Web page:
New York regulator to end supervision of StanChart for compliance failings
LONDON (Reuters) - New York's Department of Financial Services (DFS) will end a period of monitoring of Standard Chartered on Dec. 31, the DFS said on Wednesday, bringing to a close one strand of the bank's punishment for past failings in compliance controls
LONDON (Reuters) - New York's Department of Financial Services (DFS) will end a period of monitoring of Standard Chartered on Dec. 31, the DFS said on Wednesday, bringing to a close one strand of the bank's punishment for past failings in compliance controls.
Standard Chartered agreed to the supervision with the regulator in 2012 as part of a wider settlement with U.S. authorities in relation to the bank's dealings with Iran-related entities. The bank agreed an extension to that deal, which saw an indepedendent monitor installed in the bank to check on progress in improving controls, in 2014 and again in April 2016.
That last extension was set to expire on Dec. 31 this year, but the news that there are to be no further extensions to the monitorship will be welcomed by StanChart bosses as they seek to convince U.S. authorities they have learned from past mistakes.
The bank's problems over failing in the past to prevent customers from breaching Iran-related sanctions are not over.
StanChart faces a separate investigation by U.S. authorities into the extent to which it allowed clients with Iranian interests to conduct transactions after 2007, as well as the extent to which it shared such dealings with authorities at the time of the 2012 settlement.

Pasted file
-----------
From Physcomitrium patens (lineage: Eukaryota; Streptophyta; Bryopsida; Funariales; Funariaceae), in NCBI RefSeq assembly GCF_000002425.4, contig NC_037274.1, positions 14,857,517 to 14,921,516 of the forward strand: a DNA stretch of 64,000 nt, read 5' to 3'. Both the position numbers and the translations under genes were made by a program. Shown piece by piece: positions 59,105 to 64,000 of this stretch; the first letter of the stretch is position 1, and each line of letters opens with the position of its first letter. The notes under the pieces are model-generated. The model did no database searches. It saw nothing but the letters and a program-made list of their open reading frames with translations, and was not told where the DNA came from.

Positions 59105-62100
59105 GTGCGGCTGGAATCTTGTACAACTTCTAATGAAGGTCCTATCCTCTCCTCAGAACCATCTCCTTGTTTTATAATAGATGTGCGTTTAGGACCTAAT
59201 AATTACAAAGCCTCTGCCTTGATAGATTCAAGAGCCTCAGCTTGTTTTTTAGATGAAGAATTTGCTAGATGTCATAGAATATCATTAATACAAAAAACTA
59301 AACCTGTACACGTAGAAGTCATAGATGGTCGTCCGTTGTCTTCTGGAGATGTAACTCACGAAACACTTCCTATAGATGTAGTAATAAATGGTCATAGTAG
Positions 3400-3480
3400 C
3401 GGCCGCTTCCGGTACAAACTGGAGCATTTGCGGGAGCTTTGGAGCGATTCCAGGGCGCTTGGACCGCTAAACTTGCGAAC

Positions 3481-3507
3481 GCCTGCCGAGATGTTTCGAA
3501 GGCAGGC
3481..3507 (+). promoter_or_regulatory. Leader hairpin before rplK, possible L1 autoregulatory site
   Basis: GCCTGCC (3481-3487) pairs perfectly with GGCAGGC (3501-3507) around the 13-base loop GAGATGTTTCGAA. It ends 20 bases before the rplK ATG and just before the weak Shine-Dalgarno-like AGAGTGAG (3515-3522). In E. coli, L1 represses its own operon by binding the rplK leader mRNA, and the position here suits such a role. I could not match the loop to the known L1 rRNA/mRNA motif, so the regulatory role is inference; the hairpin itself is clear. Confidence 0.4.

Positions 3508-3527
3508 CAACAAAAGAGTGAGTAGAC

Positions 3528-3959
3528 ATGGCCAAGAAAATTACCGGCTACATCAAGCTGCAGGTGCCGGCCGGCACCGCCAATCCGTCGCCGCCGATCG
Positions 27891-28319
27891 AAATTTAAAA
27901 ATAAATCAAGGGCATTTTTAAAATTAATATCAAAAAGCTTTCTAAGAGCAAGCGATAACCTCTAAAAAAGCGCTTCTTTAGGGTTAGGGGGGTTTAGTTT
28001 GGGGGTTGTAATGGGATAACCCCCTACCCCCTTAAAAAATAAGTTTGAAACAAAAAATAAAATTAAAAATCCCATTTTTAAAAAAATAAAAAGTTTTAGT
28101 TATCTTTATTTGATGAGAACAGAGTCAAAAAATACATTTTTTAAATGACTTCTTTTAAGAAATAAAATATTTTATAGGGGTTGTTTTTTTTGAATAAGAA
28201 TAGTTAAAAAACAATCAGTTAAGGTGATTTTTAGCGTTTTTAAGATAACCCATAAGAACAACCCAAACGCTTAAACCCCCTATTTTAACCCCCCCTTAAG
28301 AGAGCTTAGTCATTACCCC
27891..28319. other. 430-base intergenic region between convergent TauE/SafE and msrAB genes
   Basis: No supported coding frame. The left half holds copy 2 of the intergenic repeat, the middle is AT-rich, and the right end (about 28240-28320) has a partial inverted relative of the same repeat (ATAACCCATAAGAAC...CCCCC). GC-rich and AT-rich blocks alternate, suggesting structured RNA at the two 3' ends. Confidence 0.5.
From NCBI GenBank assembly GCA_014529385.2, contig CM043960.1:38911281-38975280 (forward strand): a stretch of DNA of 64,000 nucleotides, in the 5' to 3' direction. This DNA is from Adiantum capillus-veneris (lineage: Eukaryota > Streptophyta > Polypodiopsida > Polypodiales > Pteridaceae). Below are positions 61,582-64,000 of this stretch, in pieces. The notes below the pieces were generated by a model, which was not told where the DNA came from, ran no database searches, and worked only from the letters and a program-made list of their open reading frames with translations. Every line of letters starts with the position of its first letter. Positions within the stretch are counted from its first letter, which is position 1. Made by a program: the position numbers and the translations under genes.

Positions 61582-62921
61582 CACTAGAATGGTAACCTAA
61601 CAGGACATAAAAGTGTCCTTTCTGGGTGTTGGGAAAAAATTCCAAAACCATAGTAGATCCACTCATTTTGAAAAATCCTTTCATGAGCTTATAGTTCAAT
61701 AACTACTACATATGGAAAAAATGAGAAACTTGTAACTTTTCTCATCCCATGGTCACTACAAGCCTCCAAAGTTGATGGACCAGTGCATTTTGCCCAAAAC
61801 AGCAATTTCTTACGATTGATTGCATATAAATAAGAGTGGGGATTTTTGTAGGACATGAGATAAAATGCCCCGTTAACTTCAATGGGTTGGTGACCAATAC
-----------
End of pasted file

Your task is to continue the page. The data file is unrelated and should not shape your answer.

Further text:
The end of the monitorship announced on Wednesday has no bearing on that investigation, StanChart said in a regulatory filing.
Media reports in October said the bank could face a further $1.5 billion fine for those violations, in addition to the $667 million it paid in 2012 to settle alleged breaches between 2001 and 2007.
The reports said the fine amount was a preliminary assessment based on some of the communications between the bank and regulators.
StanChart CEO Bill Winters in an internal email to staff in October criticised media coverage of the bank's efforts to improve its controls.
(Reporting by Lawrence White; Editing by Adrian Croft and David Evans)
This story has not been edited by Firstpost staff and is generated by auto-feed.
Both were trying to free their motorcycle from the rail track when the accident occured, SP (City) Martand Prakash Singh said
NEW YORK (Reuters) -The price of cryptocurrencies plunged and crypto trading was delayed on Tuesday, a day in which El Salvador ran into snags as the first country to adopt bitcoin as legal tender. Shares of blockchain-related firms also fell as crypto stocks were hit by trading platform outages. But the major focus was on El Salvador, where the government had to temporarily unplug a digital wallet to cope with demand.
By Joseph White and Sanjana Shivdas (Reuters) -The head of Apple Inc's car project, Doug Field, is going to work for Ford Motor Co to lead the automaker's advanced technology and embedded systems efforts, a hiring coup for Ford Chief Executive Jim Farley.